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The Real Reason Calling Breastfeeding 'Natural' Is a Problem

A new report published in Pediatrics, written by bioethicists Jessica Martucci and Anne Barnhill, claims that public health efforts to improve breastfeeding rates by invoking the word "natural" may actually be steering parents away from immunizations. But is it really?

I came across this report not too long ago and thought that the angle of the story, based on the title alone, would be completely different. However, far from a study, this report cites concerns surrounding the use of the admittedly-loaded term and how that might unintentionally be driving parents towards other "natural" parenting decisions, which includes not vaccinating their children.

The authors write, "Promoting breastfeeding as 'natural' may be ethically problematic, and, even more troublingly, it may bolster this belief that 'natural' approaches are presumptively healthier. This may ultimately challenge public health's aims in other contexts, particularly childhood vaccination."

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I'm not sure if it's just me, but making the connection between portraying breastfeeding as natural and parents not getting shots for their kids is a huge stretch. I'm sure that there are moms who breastfeed and also do not vaccinate, but to make an assumption that it's actually driving parents away from immunizations seems misguided at best.

The real trouble with using the term "natural," in my opinion, is a completely different and separate issue. While breastfeeding proponents label breastfeeding as a "natural act" (which is, after all, technically correct), this conveys an unwanted and pretty unhappy implication—that those who do not or cannot breastfeed their kids are doing something unnatural. And that's kind of icky.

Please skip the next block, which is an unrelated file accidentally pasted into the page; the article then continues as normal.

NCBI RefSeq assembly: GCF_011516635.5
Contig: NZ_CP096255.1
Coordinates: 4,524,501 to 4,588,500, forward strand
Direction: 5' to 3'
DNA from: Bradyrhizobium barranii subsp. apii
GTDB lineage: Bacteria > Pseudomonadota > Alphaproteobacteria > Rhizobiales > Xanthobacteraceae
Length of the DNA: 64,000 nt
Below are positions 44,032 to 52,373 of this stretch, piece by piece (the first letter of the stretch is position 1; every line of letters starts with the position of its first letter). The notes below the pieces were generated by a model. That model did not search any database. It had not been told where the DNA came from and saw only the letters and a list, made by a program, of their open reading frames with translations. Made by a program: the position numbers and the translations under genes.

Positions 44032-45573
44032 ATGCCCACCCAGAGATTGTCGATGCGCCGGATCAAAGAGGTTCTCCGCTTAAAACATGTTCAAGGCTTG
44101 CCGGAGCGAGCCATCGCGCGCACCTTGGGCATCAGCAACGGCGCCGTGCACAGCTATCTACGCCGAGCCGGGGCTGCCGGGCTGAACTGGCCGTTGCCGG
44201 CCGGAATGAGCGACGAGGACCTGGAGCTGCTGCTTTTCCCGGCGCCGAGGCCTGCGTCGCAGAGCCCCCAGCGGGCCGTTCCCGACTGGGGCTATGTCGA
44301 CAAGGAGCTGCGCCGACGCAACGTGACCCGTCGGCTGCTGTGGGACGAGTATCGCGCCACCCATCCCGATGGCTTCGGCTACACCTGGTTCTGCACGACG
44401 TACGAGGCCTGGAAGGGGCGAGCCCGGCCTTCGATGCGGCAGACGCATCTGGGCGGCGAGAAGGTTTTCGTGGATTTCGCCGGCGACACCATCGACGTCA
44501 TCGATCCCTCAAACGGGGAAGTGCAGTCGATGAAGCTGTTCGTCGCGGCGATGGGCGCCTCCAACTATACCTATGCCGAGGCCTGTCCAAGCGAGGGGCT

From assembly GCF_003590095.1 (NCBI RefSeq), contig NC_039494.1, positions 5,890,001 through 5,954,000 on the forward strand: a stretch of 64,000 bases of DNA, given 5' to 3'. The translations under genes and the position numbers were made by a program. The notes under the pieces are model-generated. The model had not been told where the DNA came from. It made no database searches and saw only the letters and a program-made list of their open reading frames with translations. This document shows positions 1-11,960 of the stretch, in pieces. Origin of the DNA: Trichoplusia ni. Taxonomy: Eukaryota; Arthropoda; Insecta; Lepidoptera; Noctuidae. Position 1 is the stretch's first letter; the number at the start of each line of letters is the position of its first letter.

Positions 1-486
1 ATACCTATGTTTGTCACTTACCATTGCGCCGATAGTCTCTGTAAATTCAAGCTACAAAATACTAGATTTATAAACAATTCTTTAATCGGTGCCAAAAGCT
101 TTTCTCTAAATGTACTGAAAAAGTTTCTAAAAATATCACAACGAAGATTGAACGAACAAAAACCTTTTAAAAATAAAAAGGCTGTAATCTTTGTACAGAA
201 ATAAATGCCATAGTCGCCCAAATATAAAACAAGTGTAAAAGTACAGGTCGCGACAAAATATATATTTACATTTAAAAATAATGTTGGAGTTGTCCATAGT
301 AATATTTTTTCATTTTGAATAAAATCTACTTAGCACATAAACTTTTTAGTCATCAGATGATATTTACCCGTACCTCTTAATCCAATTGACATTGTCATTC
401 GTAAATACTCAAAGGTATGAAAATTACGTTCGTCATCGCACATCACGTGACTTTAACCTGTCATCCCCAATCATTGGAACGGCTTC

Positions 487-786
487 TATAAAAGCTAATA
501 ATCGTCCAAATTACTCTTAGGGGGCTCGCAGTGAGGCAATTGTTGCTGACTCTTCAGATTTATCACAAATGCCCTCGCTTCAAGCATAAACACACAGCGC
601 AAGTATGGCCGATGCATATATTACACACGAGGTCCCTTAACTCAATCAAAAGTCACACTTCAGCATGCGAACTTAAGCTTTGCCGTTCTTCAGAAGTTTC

But would it serve moms-to-be better if language was modified to be less alienating to moms who are unable to breastfeed?

Breastfeeding is the subject of much controversy, of course, from whether moms do it or not, to issues over breastfeeding in public, to nursing kids who are over one. And we're coming to realize that breastfeeding promotion has its own set of intricate controversies, including criticism of the "breast is best" campaign and phrases such as "breastfeeding is natural," which can be off-putting to some.

Raising the numbers of moms who breastfeed is an important goal, as research has shown that breastfeeding benefits the health of both mother and Baby, which benefits society as a whole. But would it serve moms-to-be better if language was modified to be less alienating to moms who are unable to breastfeed? Perhaps.

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I'm still of the mindset that stating facts about breastfeeding—researched, scientifically accurate facts—is important when it comes to sharing infant feeding information to moms. These facts aren't meant to make mothers who can't or won't breastfeed their babies feel bad, but instead, it's meant to help bolster the argument that breast milk really is the ideal food for a baby.

However, we should keep in mind that it's also difficult to promote an act that yes, while it is natural, might not feel all that natural when breastfeeding gets off to a rocky start, whether it's the result of a tongue-tied baby, a mother with little to no support or an early return to work that might compromise a milk supply.

Above all, we should work to help moms make the best choices they can for their own families, which is all a good mom wants to do in the first place.

And that's the most natural thing in the world.

Photograph by: Getty Images

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